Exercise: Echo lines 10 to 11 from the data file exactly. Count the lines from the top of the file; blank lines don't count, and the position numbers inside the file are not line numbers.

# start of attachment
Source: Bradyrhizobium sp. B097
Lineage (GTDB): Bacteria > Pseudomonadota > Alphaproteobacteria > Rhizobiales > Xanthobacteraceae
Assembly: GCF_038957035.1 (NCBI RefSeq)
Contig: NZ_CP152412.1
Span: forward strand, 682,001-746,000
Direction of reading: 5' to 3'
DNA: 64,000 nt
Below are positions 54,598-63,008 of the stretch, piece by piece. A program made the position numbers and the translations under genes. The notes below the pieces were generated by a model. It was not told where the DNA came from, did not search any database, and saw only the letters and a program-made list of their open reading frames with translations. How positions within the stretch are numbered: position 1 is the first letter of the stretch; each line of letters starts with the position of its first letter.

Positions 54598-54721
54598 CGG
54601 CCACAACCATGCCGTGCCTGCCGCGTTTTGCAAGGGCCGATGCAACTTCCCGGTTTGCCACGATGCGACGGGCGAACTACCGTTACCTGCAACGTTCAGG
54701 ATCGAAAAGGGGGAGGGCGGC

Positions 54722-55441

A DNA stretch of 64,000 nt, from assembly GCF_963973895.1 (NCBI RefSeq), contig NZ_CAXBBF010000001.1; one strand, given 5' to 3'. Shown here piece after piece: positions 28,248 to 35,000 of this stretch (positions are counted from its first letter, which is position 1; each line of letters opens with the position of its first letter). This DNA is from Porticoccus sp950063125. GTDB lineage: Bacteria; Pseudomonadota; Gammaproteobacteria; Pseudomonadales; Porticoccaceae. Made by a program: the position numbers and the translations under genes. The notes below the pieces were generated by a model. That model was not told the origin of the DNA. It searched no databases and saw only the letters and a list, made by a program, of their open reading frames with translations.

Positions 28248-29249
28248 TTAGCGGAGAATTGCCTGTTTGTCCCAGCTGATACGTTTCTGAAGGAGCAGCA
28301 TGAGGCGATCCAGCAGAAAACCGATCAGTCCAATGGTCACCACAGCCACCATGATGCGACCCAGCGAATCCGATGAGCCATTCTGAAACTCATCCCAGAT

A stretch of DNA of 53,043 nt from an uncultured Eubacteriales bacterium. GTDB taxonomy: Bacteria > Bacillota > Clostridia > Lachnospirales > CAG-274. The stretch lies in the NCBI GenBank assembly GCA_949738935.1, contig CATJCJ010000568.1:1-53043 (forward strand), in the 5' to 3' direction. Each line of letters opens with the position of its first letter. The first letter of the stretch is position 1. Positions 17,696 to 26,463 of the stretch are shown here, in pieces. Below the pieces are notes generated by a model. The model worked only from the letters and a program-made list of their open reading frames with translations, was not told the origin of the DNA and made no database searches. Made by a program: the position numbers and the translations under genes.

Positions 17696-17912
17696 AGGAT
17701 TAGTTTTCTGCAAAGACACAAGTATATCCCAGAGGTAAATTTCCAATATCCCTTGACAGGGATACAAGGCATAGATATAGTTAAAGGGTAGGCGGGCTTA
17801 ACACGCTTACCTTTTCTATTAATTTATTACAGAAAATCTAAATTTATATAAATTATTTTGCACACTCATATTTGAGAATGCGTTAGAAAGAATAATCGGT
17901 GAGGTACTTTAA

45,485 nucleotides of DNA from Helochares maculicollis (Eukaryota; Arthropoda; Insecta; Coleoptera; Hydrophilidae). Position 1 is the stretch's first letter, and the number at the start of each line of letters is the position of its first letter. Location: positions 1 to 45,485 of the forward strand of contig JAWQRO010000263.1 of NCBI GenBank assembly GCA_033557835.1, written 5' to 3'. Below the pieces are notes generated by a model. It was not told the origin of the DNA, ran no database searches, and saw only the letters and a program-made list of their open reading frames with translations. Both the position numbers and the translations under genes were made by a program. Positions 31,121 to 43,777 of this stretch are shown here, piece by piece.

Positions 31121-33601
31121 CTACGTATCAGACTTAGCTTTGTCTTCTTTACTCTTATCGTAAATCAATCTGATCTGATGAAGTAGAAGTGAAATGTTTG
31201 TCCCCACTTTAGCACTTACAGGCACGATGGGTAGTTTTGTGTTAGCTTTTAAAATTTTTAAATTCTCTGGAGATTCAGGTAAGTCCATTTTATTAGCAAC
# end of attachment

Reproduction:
54598 CGG
54601 CCACAACCATGCCGTGCCTGCCGCGTTTTGCAAGGGCCGATGCAACTTCCCGGTTTGCCACGATGCGACGGGCGAACTACCGTTACCTGCAACGTTCAGG